Incoming UMass defenseman Cale Makar on everyone’s minds

  • Cale Makar, who is slated to be a freshman defenseman for UMass in 2017-18, has emerged as a likely high first-round pick in the NHL draft. EMILY DUNCAN / BROOKS BANDITS

  • Cale Makar, who is slated to be a freshman defenseman for UMass in 2017-18, has emerged as a likely high first-round pick in the NHL draft. EMILY DUNCAN / BROOKS BANDITS

  • Cale Makar, who is slated to be a freshman defenseman for UMass in 2017-18, has emerged as a likely high first-round pick in the NHL draft. EMILY DUNCAN / BROOKS BANDITS

@MattVautourDHG
Published: 4/12/2017 10:12:43 PM

NHL teams, particularly those picking early in the first round are thinking about Cale Makar.

UMass hockey fans, particularly after their team’s tough 2016-17 season, are thinking about Cale Makar.

Cale Makar is thinking about... the Whitecourt Wolverines.

The highly-touted prospect’s high-ceiling future is tantalizingly close, but he’s trying to stay in the present a little longer.

He’s weeks away from being an almost-certain first-round draft pick and months away from beginning his college career. But Makar is keeping his focus on Friday night, when his Brooks Bandits face off against the Wolverines in the best-of-seven championship series for the Gas Drive Cup, given to the champion of the Alberta Junior Hockey League.

“I’m trying not to focus on it. I’m putting all that aside and trying to focus on team goals right now,” he said.

Makar has been a big part of why those team goals will be possible.

The 18-year-old is finishing off an outstanding final season of junior hockey. In 54 regular season games, he had 75 points on 24 goals and 51 assists to lead Brooks to the AJHL’s top record. He was the league’s top scoring defensemen, 23 points ahead of the next closest blue-liner. In nine playoff games, he’s scored five goals and set up seven more.

His play in Brooks, a strong showing and the World Junior A Challenge and the dearth of puck-moving defensemen helped rocket Makar from a borderline first-round pick to a likely top-10 selection on June 23 in Chicago.

He’s ranked No. 9 on NHL Central Scouting’s final rankings of North American skaters (non-goalies), which made him the highest defenseman on the list.

Professional scouts are often hesitant about defensemen who are 5-foot-11, 180 pounds, unless they’re exceptionally skilled. Makar’s considerable speed and puck-handling mixed with an innate sense of how much time and space he has to work with, allows him to make his lack of size almost an asset. He’s hard to hit.

NHL teams retain draft right to college players throughout their careers. Makar was excited to be selected but eager to continue his development in Amherst.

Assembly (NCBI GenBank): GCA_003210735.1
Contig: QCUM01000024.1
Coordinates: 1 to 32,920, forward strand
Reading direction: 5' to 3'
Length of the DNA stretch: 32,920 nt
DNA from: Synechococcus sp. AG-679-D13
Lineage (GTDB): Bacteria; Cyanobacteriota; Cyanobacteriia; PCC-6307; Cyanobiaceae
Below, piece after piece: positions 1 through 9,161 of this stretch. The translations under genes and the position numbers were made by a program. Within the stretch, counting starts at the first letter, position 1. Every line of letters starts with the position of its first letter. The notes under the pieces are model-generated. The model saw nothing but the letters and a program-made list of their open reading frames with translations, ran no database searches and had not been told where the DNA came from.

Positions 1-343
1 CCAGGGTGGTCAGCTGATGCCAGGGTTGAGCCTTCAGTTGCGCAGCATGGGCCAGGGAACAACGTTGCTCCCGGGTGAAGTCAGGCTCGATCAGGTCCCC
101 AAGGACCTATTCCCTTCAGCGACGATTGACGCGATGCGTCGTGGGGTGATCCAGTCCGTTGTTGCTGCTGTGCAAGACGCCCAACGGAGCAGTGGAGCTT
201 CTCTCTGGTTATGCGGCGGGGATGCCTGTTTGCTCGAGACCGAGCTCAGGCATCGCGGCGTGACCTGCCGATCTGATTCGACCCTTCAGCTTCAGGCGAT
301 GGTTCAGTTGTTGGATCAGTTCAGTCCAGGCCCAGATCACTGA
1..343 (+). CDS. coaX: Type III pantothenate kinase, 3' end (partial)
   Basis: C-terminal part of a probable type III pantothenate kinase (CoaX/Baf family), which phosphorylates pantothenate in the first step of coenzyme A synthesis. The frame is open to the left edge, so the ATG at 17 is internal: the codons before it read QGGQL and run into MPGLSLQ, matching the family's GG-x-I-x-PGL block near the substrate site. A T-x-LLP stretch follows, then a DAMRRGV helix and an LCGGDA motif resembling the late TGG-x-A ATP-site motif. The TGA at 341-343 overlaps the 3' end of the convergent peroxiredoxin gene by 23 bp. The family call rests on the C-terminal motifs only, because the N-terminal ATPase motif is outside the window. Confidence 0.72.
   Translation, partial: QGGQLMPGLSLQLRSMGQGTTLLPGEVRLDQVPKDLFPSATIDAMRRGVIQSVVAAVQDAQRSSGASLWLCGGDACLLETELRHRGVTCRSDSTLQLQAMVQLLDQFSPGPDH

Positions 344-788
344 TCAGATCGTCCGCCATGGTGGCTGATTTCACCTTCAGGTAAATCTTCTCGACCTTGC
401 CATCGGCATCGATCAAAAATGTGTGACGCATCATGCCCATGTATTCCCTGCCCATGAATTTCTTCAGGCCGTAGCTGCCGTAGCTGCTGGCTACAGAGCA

Makar committed to the Minutemen when John Micheletto was still the coach and Makar’s stock hadn’t yet taken off.

“They were one of the first schools that approached me, and the old coaching group did a great job recruiting me,” said Makar, who followed what’s becoming a long line of Bandits to UMass. “The campus was amazing. The rink was incredible. I knew that program was on the upturn.”

When Micheletto was fired after the 2015-16 season, Makar liked UMass enough to wait to see who was hired. Around the same time, hockey pundits had begun comparing Makar’s to Erik Karlsson. The Ottawa defenseman from Sweden is similarly built at 5-foot-11, 174 pounds and a skilled offensive catalyst.

When Karlsson first came to North America, UMass coach Greg Carvel was an assistant coach for the Senators. That helped reaffirm Makar’s commitment.

“With these new coaches I couldn’t be more excited to go to UMass next season. I think Coach Carvel is the perfect coach for me. He coached Erik Karlsson when he was at Ottawa,” Makar said. “When I heard a lot of people comparing my game to his, I started watching a lot of clips of him,” We have similar tendencies.

“Knowing that Carvel was there at the start of his career at Ottawa when he was 18 and helped him develop, was pretty cool,” Makar said. “That’s one of the things I figured out pretty quick.”

Gushing doesn’t come naturally to Carvel, but he raved about the jewel of his incoming freshman class.

“He’s an outstanding player. There’s not a lot of players who pop when you watch them play. This kid pops out there,” Carvel said. “He has outstanding skill, outstanding compete. He’s going to most likely be a top-10 draft pick.”

Makar chose college over Canada’s Major Junior circuit.

“I was a little bit of a smaller guy. I did research into the college path. I thought more years of development and more time in the gym would really help me out. For development reasons, I thought college would be a better way for me,” he said. “I’ll need to gain some muscle this summer to keep up with some of the older, more physical guys in college hockey.”

There’s a good chance he’ll never be one of the older guys in college hockey.

“He’s too good of a player,” Carvel said. “He won’t be here four years.”

Makar acknowledged he had similar plans.

“The rate of how I develop on and off the ice will determine how many years I stay at UMass,” he said. “But it’s definitely my goal to move on to the NHL.”

The realization that goal could be close isn’t something he’s overlooking.

“It’s pretty crazy. Every kid’s dream is to get drafted in the NHL and play with all the best players,” he said. “I get little chills every now and then knowing I’m that much closer to achieving my goal of playing in the NHL.”

Matt Vautour can be reached at mvautour@gazettenet.com. Get UMass coverage delivered in your Facebook news feed at www.facebook.com/GazetteUMassCoverage


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